Proteas touring group that went to India show no signs of the coronavirus

South Africa's cricket player Faf du Plessis wearing a facemask amid concerns over the spread of the COVID-19 novel coronavirus, arrives at a hotel in Kolkata on March 16, 2020.
South Africa's cricket player Faf du Plessis wearing a facemask amid concerns over the spread of the COVID-19 novel coronavirus, arrives at a hotel in Kolkata on March 16, 2020.
Image: Dibyangshu SARKAR / AFP

Proteas chief medical officer Dr Shuaib Manjra says the Proteas touring group that went to India didn’t show signs of the coronavirus.

The virus‚ which has claimed plenty of lives around the world‚ has halted all major sporting events.

South Africa and India didn’t even have a completed game after the first of three ODI’s was washed out on March 12‚ with the next two games canned because of the spread of the virus.

Manjra though said the players still have to follow their fitness programs.

“The Proteas were placed into self-quarantine for 14 days after arriving back from India as per the recommendations.

"During this period‚ we continued to monitor the players for symptoms and signs of the disease.

"All the players were symptom free and those who opted to do the test were negative‚” Manjra said.

“All the players remain under lockdown as per the government regulations but we’re aware of the players needing to remain fit.

"Instructions have been sent to them in this regard.”

Proteas fitness trainer Tumi Masekela said the one positive from the coronavirus outbreak is that players will have enough time to rest and recover from niggles.

However‚ co-ordinating and communicating messages during the lockdown isn’t going to be easy.

“We normally have a short turnaround time in between series‚ so the unexpected benefit with Covid-19 is that we’ve had time to address all their small niggles.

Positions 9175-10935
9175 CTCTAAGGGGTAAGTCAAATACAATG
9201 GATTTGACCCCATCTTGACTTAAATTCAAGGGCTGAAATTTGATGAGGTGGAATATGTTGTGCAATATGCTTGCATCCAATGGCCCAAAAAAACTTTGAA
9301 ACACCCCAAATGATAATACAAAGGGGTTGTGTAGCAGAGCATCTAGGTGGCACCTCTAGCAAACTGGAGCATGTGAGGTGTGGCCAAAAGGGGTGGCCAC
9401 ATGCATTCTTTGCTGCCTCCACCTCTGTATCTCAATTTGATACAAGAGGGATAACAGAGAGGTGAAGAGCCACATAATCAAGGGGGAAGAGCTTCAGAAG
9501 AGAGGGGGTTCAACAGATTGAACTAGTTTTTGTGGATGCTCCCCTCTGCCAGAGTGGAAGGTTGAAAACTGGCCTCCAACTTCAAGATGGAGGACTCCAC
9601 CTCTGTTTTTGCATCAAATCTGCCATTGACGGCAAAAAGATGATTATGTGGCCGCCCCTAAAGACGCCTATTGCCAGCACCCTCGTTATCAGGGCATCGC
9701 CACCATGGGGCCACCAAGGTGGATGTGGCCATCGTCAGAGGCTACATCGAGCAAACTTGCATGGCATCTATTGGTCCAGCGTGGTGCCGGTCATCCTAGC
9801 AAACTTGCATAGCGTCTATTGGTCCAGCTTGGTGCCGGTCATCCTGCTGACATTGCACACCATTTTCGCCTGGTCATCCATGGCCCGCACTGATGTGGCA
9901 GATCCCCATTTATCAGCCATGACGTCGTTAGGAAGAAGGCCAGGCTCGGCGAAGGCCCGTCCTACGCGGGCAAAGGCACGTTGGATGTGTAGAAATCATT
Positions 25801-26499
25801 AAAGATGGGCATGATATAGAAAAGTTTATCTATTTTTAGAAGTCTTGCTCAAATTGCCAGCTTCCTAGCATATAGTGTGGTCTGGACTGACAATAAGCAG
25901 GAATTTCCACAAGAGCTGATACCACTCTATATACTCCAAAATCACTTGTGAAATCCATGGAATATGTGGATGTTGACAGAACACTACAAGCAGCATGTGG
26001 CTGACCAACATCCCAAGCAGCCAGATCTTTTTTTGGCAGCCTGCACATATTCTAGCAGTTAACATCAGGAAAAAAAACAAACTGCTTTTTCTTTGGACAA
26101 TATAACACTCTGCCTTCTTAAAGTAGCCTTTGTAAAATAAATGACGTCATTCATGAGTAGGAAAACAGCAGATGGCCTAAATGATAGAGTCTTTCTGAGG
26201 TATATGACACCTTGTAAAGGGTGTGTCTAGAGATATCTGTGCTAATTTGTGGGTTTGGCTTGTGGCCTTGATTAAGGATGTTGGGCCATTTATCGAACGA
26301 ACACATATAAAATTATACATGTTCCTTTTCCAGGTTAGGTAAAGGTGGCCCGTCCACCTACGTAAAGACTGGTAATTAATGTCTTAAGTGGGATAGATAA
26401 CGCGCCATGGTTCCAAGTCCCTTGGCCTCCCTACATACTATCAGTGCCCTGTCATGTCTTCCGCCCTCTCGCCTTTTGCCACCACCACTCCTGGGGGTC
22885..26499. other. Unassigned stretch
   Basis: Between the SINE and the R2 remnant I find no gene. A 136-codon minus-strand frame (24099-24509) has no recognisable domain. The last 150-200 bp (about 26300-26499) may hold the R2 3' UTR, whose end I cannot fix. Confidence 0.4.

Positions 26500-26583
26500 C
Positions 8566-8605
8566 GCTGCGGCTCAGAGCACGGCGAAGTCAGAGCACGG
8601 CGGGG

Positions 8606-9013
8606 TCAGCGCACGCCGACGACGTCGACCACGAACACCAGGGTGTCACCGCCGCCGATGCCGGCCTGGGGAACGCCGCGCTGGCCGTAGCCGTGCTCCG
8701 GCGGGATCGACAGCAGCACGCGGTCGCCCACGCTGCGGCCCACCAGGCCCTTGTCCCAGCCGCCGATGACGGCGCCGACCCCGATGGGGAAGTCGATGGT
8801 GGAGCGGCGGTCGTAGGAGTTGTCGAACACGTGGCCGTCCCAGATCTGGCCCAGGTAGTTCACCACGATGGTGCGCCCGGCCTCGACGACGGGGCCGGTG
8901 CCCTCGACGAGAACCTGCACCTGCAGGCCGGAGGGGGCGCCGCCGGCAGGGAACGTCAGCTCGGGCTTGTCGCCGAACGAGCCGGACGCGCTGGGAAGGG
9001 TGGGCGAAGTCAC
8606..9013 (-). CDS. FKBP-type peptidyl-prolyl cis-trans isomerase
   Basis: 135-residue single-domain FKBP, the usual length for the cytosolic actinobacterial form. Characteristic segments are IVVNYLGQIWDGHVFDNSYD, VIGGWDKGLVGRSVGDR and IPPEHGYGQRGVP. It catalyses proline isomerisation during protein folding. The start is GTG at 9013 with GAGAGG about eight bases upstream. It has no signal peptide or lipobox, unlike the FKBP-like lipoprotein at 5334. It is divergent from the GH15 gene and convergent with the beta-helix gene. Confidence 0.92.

"They’ve got time to rest and do the strengthening to prevent future injuries‚” Masekela said.

“The training and the communication has to be remote‚ along with the communication.

"That’s a direct result of the Covid-19. We can’t do our normal training where we can continually assess players and adjust programmes accordingly.”

Masekela said it’s important for professional athletes to remain fit‚ even though lockdowns around the world mean that sport isn’t about to take place anytime soon.

Masekela’s optimism was also tempered by the fact that there’s no immediate cure or vaccine for the brutal disease.

“It’s important that professional athletes‚ including the Proteas‚ continue their training.

"In these uncertain times‚ a cure could be synthesised or the lockdown could flatten the curve quite quickly. We could find ourselves back into our schedules quite quickly.

"The athletes need to be able to participate immediately when everything is lifted and there’s free range of movement‚” Masekela said.

“If things do take time to settle down‚ we don’t want our athletes to lose the fitness base that they’ve built.

"It’s crucial they continue with their fitness programme so they can maintain what they’ve built in the past few years.”


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